Frank Miller’s 'Batman: The Dark Knight Returns' created waves and changed the comic art book industry’s entire face during the eighties.

But how did Miller achieve the nearly impossible feat of putting Batman in the forefront of the comics culture? Read along to find out.

The Struggle of Batman Comic during the Eighties

While the Batman franchise is top-rated today, it wasn’t always the case. During the 1980s, the comic had reached a saturation point and was losing readers rapidly; two reasons were particularly relevant to this.

Firstly, the comic books Golden Ages were over by 1970. The entire industry saw a steady decline in the first half of the eighties. Comic book narratives were dismissed as childish, and people were shifting more towards other media like television.

And secondly, Batman was no outlier in the medium; its narrative had also taken a toll. Its plot was getting repetitive, and readers complained that Batman lacked depth in its artwork. So, people had stopped taking the comic’s artwork seriously. 

'The Dark Knight' Introduced a Uniquely Dark Narrative

'The Dark Knight,' when published in 1986, went against all norms of the comic book industry. It influenced the industry of comic books by signaling a new wave of darker characters—.it had a much deeper character, and the story wasn’t only about getting justice anymore.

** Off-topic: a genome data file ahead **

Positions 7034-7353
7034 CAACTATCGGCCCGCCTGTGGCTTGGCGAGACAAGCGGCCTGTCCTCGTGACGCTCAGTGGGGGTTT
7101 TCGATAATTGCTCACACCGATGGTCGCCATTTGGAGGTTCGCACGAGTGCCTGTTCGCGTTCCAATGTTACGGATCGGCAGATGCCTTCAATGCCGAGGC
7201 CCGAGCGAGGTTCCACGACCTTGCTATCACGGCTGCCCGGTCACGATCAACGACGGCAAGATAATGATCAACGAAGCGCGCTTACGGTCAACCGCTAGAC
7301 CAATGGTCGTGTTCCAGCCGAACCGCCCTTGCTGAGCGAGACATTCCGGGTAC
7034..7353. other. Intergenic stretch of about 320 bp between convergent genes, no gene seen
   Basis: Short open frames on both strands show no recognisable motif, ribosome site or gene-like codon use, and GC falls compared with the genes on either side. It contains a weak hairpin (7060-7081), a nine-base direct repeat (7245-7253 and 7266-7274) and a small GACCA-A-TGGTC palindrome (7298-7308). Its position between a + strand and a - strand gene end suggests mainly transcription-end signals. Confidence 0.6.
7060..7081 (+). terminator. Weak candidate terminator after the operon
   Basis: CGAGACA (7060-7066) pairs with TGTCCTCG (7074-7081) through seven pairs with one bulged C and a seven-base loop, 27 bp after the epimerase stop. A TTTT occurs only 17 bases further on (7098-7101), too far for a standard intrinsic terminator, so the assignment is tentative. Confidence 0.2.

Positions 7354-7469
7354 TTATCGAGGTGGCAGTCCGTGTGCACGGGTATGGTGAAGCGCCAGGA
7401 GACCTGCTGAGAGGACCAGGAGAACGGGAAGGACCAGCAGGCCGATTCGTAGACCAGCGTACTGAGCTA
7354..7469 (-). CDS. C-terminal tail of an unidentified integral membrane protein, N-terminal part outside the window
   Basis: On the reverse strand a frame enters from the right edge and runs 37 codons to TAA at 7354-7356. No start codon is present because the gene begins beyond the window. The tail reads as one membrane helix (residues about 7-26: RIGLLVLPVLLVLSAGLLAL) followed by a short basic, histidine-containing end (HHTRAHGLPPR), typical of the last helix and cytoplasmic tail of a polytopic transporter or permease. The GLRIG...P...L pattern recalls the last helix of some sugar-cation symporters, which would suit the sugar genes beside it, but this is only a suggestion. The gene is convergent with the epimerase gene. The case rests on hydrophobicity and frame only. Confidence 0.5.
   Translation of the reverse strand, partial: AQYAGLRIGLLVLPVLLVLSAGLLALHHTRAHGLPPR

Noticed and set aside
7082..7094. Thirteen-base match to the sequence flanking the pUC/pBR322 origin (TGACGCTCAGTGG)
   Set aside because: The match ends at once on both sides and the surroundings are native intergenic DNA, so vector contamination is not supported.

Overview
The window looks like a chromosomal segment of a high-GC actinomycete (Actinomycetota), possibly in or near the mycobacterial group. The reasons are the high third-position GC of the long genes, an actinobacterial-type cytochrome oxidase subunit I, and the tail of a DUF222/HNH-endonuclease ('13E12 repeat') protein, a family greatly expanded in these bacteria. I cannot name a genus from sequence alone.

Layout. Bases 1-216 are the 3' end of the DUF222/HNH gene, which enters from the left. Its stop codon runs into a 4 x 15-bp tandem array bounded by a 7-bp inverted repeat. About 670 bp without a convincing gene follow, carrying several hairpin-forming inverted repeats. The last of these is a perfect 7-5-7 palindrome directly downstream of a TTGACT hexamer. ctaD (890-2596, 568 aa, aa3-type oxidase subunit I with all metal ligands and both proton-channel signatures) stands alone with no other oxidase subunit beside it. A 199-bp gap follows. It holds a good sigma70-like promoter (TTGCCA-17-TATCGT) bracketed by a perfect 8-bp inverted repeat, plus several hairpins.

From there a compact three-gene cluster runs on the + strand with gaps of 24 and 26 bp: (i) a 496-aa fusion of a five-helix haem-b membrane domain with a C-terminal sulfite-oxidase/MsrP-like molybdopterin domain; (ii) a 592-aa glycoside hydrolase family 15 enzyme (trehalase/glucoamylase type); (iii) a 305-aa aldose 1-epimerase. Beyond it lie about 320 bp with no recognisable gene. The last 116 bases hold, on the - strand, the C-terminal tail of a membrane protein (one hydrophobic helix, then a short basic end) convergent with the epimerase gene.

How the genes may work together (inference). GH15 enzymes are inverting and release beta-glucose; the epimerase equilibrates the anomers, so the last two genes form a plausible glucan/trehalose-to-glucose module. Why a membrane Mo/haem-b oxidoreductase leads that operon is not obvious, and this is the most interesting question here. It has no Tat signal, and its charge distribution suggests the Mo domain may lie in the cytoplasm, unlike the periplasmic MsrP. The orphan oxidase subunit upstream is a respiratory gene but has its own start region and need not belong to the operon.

Miller created a tough, gritty Batman; it showcased a new form of more adult-oriented storytelling for comics fans and comic book artists to widely agree that the book was completely unique.

“It looked different. It felt different. It read differently. It was a completely different experience than everything we had out there,” Dan Didio, co-publisher of DC Entertainment, said.

Frank Miller’s Batman Artwork on ‘The Dark Knight’ was Dark and Realistic

The Dark Knight’s Batman artwork was much more dark and realistic in nature. It questioned the traditional narrative of an all-powerful superhero and focused more on political and economic struggle scenes.

Miller used realistic art to depict clear scenes of gore and violent action. This made the comic book stand out from the rabble and make its place in the industry.

The Dark Knight’s impact Spanned the Entire Comic Industry

The Dark Knight’s magic plot didn’t just save the franchise; it invited more audience to the entire comic industry too. It can be attributed to pioneering the “Dark Ages” of the comic book industry where the superhero plot started becoming darker and more realistic—it no longer focused on the stereotypical narrative that depended on a superhuman to solve each issue with his supernatural powers. 

Not just that, ' The Dark Knight' inspired several comic book artists to enter the medium, one of them being the DC co-publisher Jim Lee, who considers 'The Dark Knight' his biggest inspiration in joining the industry.

“I had kind of given up on comic books… kind of thought I had outgrown them. And that book came out, and completely opened my eyes to the potential of the medium, and inspired me…,” DC co-publisher Jim Lee said.

Had Frank Miller not taken the bold step to revamp the Batman, who knows where the comic book industry would’ve headed. 'The Dark Knight' revitalized the dying comic industry on top of saving the Batman franchise and pioneered a new style of writing superhero comics itself.